Glenwood voters approve selling MOC property during Tuesday special election |

Glenwood voters approve selling MOC property during Tuesday special election

Volunteer election judge Kacee Stewart organizes ballots at the ballot drop-off location at Glenwood Springs City Hall on Tuesday morning.
Chelsea Self / Post Independent

Glenwood voters overwhelmingly approved authorizing the city to sell its municipal operations center in Tuesday’s special election.

Ballot Issue A, the only question on the ballot, asked voters to authorize the city to sell or otherwise convey its interest in the 19-acre property at 2307 Wulfsohn Road and the access road leading to it.

According to unofficial election results, which came in around 8 p.m., 1,019 residents supported Ballot Issue A whereas 454 did not.

The municipal operations center was constructed in 2002 and has required significant foundation and structural repairs over the years.

In 2014, the city spent nearly $2.5 million trying to stabilize the roughly 35,000-square-foot facility, but to little avail.

Citing employee safety, the city decided to move its Electric, Fleet, Parks, Streets and Special Works Activities Team departments out of the building last year.

Instead of pouring additional resources into the structurally ailing facility, the city wanted to sell the property, but needed voter approval to do so.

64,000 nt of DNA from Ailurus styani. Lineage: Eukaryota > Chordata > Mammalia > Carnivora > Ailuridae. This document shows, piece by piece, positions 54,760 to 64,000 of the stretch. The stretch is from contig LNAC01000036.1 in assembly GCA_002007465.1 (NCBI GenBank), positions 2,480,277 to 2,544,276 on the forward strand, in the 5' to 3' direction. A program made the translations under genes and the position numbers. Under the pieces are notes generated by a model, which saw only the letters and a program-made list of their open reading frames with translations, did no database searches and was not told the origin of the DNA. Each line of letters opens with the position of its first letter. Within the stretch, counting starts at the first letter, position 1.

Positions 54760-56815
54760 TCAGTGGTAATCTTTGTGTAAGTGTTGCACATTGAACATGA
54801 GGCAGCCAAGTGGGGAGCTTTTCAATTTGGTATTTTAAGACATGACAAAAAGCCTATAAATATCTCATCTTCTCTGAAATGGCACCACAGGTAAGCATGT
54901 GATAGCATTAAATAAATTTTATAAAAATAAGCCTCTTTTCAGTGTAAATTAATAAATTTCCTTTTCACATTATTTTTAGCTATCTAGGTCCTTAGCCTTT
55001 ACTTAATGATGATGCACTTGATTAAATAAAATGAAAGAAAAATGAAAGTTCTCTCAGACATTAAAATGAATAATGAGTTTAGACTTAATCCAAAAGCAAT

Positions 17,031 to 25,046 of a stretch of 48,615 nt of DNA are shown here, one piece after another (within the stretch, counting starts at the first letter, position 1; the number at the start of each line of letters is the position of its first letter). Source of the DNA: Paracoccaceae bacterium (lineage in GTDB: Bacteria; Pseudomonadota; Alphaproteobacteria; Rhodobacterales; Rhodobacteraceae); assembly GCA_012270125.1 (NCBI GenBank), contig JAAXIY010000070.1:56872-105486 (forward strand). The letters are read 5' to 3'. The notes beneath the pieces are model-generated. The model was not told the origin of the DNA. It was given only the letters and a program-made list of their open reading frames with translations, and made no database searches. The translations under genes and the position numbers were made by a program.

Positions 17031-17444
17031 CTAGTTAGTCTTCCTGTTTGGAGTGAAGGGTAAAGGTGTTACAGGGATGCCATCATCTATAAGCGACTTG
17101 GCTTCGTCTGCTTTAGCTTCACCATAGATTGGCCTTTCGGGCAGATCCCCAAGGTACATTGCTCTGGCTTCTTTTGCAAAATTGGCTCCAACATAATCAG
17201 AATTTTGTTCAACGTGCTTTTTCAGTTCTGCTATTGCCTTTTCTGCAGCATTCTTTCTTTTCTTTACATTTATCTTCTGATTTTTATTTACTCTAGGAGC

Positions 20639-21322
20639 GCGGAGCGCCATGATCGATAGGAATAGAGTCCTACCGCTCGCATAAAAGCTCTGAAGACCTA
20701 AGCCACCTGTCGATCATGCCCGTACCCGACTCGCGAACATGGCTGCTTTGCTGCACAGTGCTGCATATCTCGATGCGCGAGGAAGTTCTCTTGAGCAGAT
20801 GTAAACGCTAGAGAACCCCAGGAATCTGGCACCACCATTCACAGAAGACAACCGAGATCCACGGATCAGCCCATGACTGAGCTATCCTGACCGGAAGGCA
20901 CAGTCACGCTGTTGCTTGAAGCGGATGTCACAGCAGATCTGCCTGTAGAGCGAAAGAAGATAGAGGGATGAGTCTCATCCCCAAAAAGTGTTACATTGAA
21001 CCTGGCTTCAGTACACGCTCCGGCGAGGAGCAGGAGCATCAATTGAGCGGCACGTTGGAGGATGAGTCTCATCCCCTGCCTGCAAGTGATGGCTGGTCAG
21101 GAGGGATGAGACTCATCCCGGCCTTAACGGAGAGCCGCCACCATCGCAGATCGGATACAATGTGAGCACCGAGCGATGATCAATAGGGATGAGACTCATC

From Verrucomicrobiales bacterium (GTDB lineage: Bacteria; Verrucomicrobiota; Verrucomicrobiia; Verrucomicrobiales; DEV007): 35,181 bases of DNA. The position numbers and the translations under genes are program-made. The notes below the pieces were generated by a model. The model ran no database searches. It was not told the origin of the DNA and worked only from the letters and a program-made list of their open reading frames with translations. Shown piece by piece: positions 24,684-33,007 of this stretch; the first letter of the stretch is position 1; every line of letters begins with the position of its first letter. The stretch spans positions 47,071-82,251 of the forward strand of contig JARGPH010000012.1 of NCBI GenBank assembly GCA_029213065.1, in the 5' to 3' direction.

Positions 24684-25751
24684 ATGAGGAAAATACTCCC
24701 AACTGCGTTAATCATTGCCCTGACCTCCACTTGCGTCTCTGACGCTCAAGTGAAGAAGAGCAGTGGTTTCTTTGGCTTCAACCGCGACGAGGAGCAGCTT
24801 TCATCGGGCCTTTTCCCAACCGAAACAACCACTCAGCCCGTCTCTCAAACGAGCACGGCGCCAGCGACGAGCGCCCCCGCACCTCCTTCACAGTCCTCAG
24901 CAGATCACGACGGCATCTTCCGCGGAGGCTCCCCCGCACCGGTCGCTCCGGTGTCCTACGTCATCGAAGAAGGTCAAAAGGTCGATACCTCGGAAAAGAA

In the past, RFTA has expressed interest in purchasing the 19-acre MOC property and access road leading to it.

Last year, RFTA provided the city with a non-binding letter of interest that included $1.2 million for the property and $60,000 for the access road leading to it.

The city mailed out approximately 5,600 ballots to Glenwood Springs residents on March 23 for the special election.

In November, approximately 2,074 Glenwood voters participated in the regular election, which authorized a new tobacco tax.

Additionally, last April roughly 2,195 votes were cast when residents ultimately said no to a new street tax.

As a result of the COVID-19 crisis, the city strongly recommended that voters mail their ballots in to avoid in-person contact.

Residents could still drop off ballots inside the county courthouse or in the gray box outside of the courthouse along Eighth Street.

City hall was also open from 7 a.m. to 7 p.m. Tuesday for residents to drop off ballots or get a replacement one.

“We got quite a lot dropped off, but we also got quite a lot mailed in,” Catherine Fletcher, Glenwood Springs city clerk, said. “It’s probably about 50/50.”

Because city hall has been shut down, a few city employees from various departments assisted in the ballot-counting process.

Ballot counters wore face coverings and gloves as they stacked envelopes, verified signatures and ran ballots through the counting machine in council chambers.

“Wearing a mask, wearing it for a whole day, all day, it’s a lot,” Fletcher said. “Nobody realizes until you have to do that.”

Kacee Stewart, who generally works in the police department as a records clerk, had been helping process ballots since last week.

“It’s different,” Stewart said. “It feels nice to be helping out with something like this.”

Executive Administrative Assistant Sara Weigel was also helping count ballots in addition to her usual, day-to-day responsibilities.

“I think it’s really important that we still have the election and have some sort of normalcy,” Weigel said. “And, make sure that everybody is able to vote and that right isn’t taken away.”

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